By Motoki Aoki
In the past five years, the Kingdom of Morocco has been the most rapidly transforming economy in the unstable North African region—and arguably even in the world. Morocco has made an incredible leap in the World Bank’s 2015 Doing Business index, ranking 71 out of 189 economies compared to 130 in 2009. This dramatic improvement attracted the attention of the private sector, drawing even more foreign cash into the kingdom. In 2014, Morocco became the second-largest destination for FDI in North Africa and the third-largest recipient of FDI on the African continent. This year, Morocco continues to win foreign investors’ attention.
Last month, French aircraft company Figeac Aéro announced plans to invest $29 million to open a production plant in Morocco, generating 500 direct jobs. The French automaker PSA Peugeot Citroen will invest $632 million in a low-cost vehicle assembly factory, with production scheduled to start in 2019. This is estimated to create 4,500 direct jobs and 20,000 indirect jobs by the time the factory is operational. Additionally, Japanese company Furukawa Electric, the world’s third-largest fiber-optics manufacturer, is poised to invest $8 million to build a Moroccan plant and tap into the growing demand for communications infrastructure in Africa. Not only do these private investments create jobs, they also boost exports of vehicular, aeronautic, and electronic equipment.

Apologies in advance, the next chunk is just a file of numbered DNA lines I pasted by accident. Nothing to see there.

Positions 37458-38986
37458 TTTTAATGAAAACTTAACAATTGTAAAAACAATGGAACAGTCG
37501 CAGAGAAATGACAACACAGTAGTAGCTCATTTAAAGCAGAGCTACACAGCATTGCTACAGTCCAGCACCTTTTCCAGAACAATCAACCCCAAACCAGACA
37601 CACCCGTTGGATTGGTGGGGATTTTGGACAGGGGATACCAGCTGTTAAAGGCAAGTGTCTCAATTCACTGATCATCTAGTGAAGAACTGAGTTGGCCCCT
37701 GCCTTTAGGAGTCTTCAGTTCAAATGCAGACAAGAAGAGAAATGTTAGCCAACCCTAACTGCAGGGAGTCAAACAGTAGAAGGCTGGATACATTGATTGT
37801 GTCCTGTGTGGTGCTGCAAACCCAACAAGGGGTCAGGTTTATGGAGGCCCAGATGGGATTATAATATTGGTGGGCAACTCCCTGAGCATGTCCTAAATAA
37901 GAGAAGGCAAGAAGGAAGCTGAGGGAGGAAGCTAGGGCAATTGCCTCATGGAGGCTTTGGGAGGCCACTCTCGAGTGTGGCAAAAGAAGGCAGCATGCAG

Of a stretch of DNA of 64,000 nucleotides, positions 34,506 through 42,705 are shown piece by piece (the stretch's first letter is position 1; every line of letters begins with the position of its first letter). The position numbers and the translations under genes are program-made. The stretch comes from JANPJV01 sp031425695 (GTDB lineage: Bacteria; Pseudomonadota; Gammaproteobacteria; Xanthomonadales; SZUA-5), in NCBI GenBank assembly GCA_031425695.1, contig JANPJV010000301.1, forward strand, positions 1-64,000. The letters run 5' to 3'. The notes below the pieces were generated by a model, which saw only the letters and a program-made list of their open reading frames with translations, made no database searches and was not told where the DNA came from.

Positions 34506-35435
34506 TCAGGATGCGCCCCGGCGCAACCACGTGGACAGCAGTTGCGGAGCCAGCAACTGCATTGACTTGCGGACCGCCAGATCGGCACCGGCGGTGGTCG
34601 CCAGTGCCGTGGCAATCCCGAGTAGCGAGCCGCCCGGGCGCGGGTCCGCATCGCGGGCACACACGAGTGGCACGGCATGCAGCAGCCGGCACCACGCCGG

Casablanca is an important trade and financial hub for both Morocco and the African continent.
By Michael Jacobs
While the situation in Ukraine and its effect on the Russian and European economies have been the subject of countless news stories and op-eds for several months, the implications for the former soviet countries in Central Asia have largely been ignored. One of these countries in particular, Tajikistan, may face the most severe and direct consequences of a Russian economic slow-down. This outcome looks increasingly likely as falling oil prices amplify the negative impact of economic sanctions in energy-dependent Russia.